I don’t know why it’s so hard to pull of a musical these days (with the exception of Dreamgirls, which I think is an absolutely great adapation). Sweeney is a much better movie than Across the Universe, and both are better than Evita, but there’s still something just a little too hokey about people singing their way through a plot. (Like Cabaret, Dreamgirls ‘ numbers arise almost entirely in performance situations, so it’s a different kind of deal.) Maybe directors and actors are too conscious of that possible hokiness to commit themselves completely into the audience’s hands. When Rita Moreno snaps her head around in West Side Story right before she belts out, “Puerto Rico, my heart’s de-vo-tion,” you know, and more importantly she knows, that she’s about to sing the hell out of something. Directors now seem to want to ease you into the song as opposed to just saying, yo, it’s time for the song.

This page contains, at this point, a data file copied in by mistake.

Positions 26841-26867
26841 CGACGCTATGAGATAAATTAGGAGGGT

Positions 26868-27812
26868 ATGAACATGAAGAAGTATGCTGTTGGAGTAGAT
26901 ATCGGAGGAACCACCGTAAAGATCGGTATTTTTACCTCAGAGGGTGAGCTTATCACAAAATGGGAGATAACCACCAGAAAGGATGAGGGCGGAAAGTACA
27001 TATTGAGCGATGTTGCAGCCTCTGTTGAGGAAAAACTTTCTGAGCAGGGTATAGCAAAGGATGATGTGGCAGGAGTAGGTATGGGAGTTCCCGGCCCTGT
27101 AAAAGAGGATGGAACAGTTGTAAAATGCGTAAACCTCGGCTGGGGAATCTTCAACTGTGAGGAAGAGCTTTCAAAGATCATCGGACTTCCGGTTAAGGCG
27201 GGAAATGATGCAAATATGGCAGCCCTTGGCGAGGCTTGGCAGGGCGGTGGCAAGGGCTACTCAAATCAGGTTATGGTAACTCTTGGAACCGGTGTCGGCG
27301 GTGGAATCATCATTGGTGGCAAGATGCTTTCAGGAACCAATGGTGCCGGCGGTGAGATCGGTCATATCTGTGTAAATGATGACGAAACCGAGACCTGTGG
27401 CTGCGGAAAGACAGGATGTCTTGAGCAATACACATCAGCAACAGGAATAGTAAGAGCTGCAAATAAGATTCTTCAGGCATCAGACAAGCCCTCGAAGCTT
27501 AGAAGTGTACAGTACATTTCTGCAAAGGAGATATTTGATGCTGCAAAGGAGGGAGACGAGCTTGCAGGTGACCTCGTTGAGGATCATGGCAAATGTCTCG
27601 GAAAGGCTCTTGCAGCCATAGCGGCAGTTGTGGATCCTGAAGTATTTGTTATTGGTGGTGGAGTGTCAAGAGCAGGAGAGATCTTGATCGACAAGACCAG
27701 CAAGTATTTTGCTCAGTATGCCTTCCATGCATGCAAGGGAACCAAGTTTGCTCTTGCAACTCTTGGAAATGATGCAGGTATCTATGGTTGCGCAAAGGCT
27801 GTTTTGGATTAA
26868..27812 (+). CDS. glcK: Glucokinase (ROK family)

Nonetheless, I’m glad that people keep attempting to bring stuff like Evita and Sweeney to the big screen. Neither show is flawless, but both have pretty spectacular cumulative effects. While neither movie is wholly successful, there are some glorious sequences in both. Antonio Banderas, clearly in his element in the over-the-top realm, is sensational throughout Evita, particularly on the razor-sharp “Good Night and Thank You,” and Procol Harum’s Gary Brooker belts the HELL out of the Rainbow Tour number; what a treat to hear that voice after so many years. Depp and Rickman do a beautiful job on “Pretty Women,” a gorgeous piece of music that really doesn’t work outside the context of the show, and Depp’s “Epiphany,” always a tough number to pull off, totally works.
I don’t feel a huge lack as far as musicals that never made it past Broadway, but I still love the movie musical genre, and I hope people keep giving it a shot. It may not be possible to pull them off entirely ever again. But….why not try? After all, there are only so many Judd Apatow comedies we can take….